Singapore is a city of almost five million people, and it is confined to an island to the south of Malaysia. Being geographically limited in size, however, has not limited its appreciation of nature. East Park runs for miles along the Straits of Malacca, from just outside the core of the city all the way out to Chaingi Airport. Its paved walkways and manicured lawns and beaches are a great place for a swim or a stroll. But even more remarkable is a stretch of untouched rain forest, the Bukit Timah Natural Reserve in the heart of the city.

It is a stiff climb to the top of the hill, but the main path is paved, and even the forest trails are well maintained so that one can take a leisurely hike down through the forest. On the way to the top I caught sight of a troop of monkeys grooming one another. They were not spooked by my being there, nor were they eager for a handout. These monkeys behaved normally, neither in fear nor in dependence of man.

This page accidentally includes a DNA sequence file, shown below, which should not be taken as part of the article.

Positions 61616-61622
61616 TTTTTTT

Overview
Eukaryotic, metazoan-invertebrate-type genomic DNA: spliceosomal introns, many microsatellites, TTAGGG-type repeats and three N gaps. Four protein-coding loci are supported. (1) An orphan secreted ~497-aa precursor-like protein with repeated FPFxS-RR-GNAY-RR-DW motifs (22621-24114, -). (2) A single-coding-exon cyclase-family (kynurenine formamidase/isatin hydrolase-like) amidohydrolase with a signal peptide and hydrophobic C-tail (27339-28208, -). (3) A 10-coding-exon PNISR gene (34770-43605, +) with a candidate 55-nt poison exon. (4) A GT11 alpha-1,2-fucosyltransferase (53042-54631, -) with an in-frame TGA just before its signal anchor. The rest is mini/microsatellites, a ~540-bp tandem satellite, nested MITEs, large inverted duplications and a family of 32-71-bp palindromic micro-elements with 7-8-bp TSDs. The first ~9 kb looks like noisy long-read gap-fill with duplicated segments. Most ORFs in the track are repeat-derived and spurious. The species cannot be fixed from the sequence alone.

I saw lizards as well, some as long as your dining room table and plenty of butterflies, but not many birds. Many of the trees had small informational signs posted in the ground for those of us who like to know that kind of thing, so I was able to identify banyans and tamerinds and many kinds of palms and lianas that I hadn’t known about. Lianas (the vines that climb tree trunks) make up about 40% of the canopy in a rain forest. That’s a huge amount of oxygen production that is also lost when the tress are cut down, as lianas depend entirely upon those tress for their support.